Quote Originally Posted by Yody View Post
    Slack Seat tube angle puts the seat farther back meaning you have to get even farther back to get "behind the seat", meaning you will need a seat dropper even MORE. What it does is allow you to stay centered or neutral IN the bike without the seat being in the way.
    This makes sense. Let's say 2 different bikes with the same TT length, different STA, everything else the same.
    Slacker SA bike should also have longer reach...

  31. #31
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    The BB is low because it's an AZ bike, not some pump track shuttle turd.
    Nice KOM, sorry about your penis.

  32. #32
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    I think that's right. It's also the case that no one makes a setback dropper post. I always found myself running my saddle pushed most of the way back on the rails on my Bronson (73 deg. ST), so I'm thinking I'd be able to run it closer to center-of-rails on a M6. (Test ride this weekend, so we'll see...)

  33. #33
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    Steep STAs perch you "on top" of the bike, as opposed to slacker STAs that put you "in" the bike. I've got longer legs and on a steep bike I feel like I'm perched up too high. The higher I go the more forward lean I have, which leads to more pressure on the hands.

    Lower BBs handle much better than higher BBs IMO.

    Low, slack, and in the bike is where I want to be. Leave that tall, perched feeling for the roadies and canaries.

  34. #34
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    Has anyone else actually measured the ST angle? The "effective" angle is whatever. The actual angle is significantly slacker. I would agree with Francois that is should be steeper. The problem for them is that to make it steeper shortens the effective TT as well. Only way to fix this is move the BB back (would also lengthen the reach which would be nice) which then lengthens the wheelbase (maybe no so nice). Tough decisions to make for the designers.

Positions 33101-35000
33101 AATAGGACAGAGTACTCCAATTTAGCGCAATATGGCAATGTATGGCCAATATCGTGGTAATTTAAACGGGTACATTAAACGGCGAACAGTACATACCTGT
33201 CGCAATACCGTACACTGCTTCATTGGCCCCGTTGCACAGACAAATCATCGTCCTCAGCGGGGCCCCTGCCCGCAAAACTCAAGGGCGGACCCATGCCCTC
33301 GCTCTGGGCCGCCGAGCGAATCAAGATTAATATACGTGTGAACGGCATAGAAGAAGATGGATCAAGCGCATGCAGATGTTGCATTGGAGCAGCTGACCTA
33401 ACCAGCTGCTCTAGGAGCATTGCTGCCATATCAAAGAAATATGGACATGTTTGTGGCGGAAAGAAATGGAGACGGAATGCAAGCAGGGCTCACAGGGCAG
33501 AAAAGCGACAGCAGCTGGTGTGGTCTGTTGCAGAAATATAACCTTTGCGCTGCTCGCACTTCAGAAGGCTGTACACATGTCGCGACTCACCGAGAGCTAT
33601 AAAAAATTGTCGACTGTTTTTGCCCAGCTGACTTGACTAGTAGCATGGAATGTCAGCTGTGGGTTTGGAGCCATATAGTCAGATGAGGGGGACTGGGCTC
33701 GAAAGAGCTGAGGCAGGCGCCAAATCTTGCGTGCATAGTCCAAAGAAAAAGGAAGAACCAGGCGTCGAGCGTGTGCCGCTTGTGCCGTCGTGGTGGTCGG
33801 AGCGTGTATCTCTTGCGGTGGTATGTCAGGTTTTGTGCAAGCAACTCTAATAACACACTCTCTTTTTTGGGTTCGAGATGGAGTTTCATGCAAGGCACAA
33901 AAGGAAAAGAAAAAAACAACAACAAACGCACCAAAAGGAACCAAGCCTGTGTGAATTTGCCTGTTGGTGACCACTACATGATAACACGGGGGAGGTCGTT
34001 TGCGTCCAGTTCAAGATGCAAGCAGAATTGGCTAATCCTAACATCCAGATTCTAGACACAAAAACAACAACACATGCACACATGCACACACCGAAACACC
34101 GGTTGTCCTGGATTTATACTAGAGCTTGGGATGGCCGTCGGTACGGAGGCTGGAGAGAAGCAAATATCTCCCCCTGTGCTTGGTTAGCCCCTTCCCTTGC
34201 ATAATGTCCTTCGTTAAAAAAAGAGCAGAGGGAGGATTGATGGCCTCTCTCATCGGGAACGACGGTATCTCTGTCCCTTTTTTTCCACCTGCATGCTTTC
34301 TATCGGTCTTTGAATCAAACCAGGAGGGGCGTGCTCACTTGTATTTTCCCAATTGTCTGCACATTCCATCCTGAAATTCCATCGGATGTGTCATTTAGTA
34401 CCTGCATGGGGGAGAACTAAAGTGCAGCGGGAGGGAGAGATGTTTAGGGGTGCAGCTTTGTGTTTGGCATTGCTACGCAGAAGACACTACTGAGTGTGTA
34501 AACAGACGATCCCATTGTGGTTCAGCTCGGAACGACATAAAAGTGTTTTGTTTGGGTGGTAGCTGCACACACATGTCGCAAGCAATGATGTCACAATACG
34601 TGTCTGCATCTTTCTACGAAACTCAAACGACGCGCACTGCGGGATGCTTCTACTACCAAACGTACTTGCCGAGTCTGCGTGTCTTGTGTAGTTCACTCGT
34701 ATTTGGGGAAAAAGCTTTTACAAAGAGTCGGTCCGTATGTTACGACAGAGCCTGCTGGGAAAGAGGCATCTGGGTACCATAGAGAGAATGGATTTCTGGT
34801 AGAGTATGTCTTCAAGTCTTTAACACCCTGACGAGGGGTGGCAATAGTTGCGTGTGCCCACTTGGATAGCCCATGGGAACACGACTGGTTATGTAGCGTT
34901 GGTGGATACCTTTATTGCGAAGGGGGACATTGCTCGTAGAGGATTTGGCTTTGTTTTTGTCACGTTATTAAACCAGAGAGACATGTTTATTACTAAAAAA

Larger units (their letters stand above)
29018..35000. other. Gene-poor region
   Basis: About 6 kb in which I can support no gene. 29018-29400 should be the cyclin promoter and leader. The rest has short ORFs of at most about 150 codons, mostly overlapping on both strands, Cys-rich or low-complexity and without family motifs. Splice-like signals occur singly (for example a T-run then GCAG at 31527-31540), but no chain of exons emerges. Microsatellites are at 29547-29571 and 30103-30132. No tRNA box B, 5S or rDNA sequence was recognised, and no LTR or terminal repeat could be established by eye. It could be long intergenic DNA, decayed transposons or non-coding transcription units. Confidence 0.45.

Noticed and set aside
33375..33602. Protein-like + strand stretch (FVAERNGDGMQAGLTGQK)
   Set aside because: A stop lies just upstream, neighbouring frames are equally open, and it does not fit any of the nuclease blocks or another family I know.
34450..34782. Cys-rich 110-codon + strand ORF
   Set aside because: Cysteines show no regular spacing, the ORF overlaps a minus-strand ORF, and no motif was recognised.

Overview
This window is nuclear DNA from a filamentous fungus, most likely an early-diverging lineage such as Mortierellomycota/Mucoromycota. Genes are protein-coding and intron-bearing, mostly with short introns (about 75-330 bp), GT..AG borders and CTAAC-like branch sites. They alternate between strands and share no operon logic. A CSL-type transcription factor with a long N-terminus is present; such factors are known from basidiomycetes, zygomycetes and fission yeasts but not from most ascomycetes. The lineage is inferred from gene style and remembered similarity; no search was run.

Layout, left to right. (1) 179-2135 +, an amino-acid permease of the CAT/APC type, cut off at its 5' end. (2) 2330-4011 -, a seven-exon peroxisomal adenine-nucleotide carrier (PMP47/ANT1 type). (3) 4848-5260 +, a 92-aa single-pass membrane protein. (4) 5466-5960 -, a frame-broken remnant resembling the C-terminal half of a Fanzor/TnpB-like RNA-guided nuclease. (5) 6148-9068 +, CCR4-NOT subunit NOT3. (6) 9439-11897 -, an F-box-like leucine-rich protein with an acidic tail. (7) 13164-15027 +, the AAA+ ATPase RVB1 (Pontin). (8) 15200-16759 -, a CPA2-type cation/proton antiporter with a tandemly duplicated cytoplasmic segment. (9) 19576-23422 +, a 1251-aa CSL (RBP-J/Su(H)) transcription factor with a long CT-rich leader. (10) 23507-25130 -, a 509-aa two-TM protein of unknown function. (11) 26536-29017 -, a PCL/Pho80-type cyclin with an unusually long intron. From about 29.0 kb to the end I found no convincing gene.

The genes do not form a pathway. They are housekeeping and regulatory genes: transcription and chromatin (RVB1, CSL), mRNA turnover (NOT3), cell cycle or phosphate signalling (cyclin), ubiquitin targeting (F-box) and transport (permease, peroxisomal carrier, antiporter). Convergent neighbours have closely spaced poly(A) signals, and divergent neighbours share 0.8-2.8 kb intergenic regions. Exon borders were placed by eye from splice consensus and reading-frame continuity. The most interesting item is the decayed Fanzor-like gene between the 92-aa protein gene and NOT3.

35. #35
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    I think the "virtual" SA is perfect for me on my Mach 6; it puts my saddle in the middle of the saddle rails with KOPS in perfect position with the seatpost fully extended. Same positon as my Mojo HD. For me, Pivot found that "magic" combination of geometry and suspension characteristics for climbing, descending, and all round riding. I agree with the other posters about a "too steep" SA that puts the rider too far forward; not good for general riding, and not good for KOPS with my long legs.

    -"virtual" SA because the seat tube does not intersect the bottom bracket; this is something a few manufacturers are doing.

    Claimed SA for Mach 6 (L): 71.5
    Claimed SA for Mojo HD (XL): 71.5

  36. #36
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    Good discussion on this. I am still building my new M6, but came from 2010 and 2012 Enduros. Steeper seat angles and longer chainstays. I have long legs, so maybe I will like this set up better. I have always felt a bit on top of my Enduros, so this feedback makes sense.

  37. #37
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    In currently on a 2014 sworks enduro with 650b wheels and fork but am very tempted to buy a mach 6.